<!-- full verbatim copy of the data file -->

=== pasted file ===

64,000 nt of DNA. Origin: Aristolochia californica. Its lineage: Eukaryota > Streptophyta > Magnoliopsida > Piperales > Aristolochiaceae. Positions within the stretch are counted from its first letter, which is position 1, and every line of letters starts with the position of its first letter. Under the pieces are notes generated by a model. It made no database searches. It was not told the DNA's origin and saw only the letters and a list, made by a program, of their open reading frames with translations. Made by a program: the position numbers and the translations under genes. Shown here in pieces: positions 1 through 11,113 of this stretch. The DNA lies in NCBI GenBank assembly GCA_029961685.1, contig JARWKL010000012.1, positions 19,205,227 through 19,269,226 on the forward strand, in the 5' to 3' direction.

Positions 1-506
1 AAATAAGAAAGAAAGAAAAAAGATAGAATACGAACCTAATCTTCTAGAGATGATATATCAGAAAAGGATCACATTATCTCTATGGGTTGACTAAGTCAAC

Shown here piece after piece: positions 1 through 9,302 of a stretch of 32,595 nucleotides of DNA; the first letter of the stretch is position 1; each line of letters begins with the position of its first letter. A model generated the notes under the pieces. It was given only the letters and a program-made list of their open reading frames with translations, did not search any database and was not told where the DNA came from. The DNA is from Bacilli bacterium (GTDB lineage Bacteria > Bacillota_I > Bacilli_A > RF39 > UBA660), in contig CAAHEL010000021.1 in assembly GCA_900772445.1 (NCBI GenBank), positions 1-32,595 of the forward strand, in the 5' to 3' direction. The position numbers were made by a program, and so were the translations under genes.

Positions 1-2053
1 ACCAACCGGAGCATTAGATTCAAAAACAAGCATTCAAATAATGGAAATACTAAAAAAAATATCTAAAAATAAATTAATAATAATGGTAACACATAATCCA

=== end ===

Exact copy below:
64,000 nt of DNA. Origin: Aristolochia californica. Its lineage: Eukaryota > Streptophyta > Magnoliopsida > Piperales > Aristolochiaceae. Positions within the stretch are counted from its first letter, which is position 1, and every line of letters starts with the position of its first letter. Under the pieces are notes generated by a model. It made no database searches. It was not told the DNA's origin and saw only the letters and a list, made by a program, of their open reading frames with translations. Made by a program: the position numbers and the translations under genes. Shown here in pieces: positions 1 through 11,113 of this stretch. The DNA lies in NCBI GenBank assembly GCA_029961685.1, contig JARWKL010000012.1, positions 19,205,227 through 19,269,226 on the forward strand, in the 5' to 3' direction.

Positions 1-506
1 AAATAAGAAAGAAAGAAAAAAGATAGAATACGAACCTAATCTTCTAGAGATGATATATCAGAAAAGGATCACATTATCTCTATGGGTTGACTAAGTCAAC

Shown here piece after piece: positions 1 through 9,302 of a stretch of 32,595 nucleotides of DNA; the first letter of the stretch is position 1; each line of letters begins with the position of its first letter. A model generated the notes under the pieces. It was given only the letters and a program-made list of their open reading frames with translations, did not search any database and was not told where the DNA came from. The DNA is from Bacilli bacterium (GTDB lineage Bacteria > Bacillota_I > Bacilli_A > RF39 > UBA660), in contig CAAHEL010000021.1 in assembly GCA_900772445.1 (NCBI GenBank), positions 1-32,595 of the forward strand, in the 5' to 3' direction. The position numbers were made by a program, and so were the translations under genes.

Positions 1-2053
1 ACCAACCGGAGCATTAGATTCAAAAACAAGCATTCAAATAATGGAAATACTAAAAAAAATATCTAAAAATAAATTAATAATAATGGTAACACATAATCCA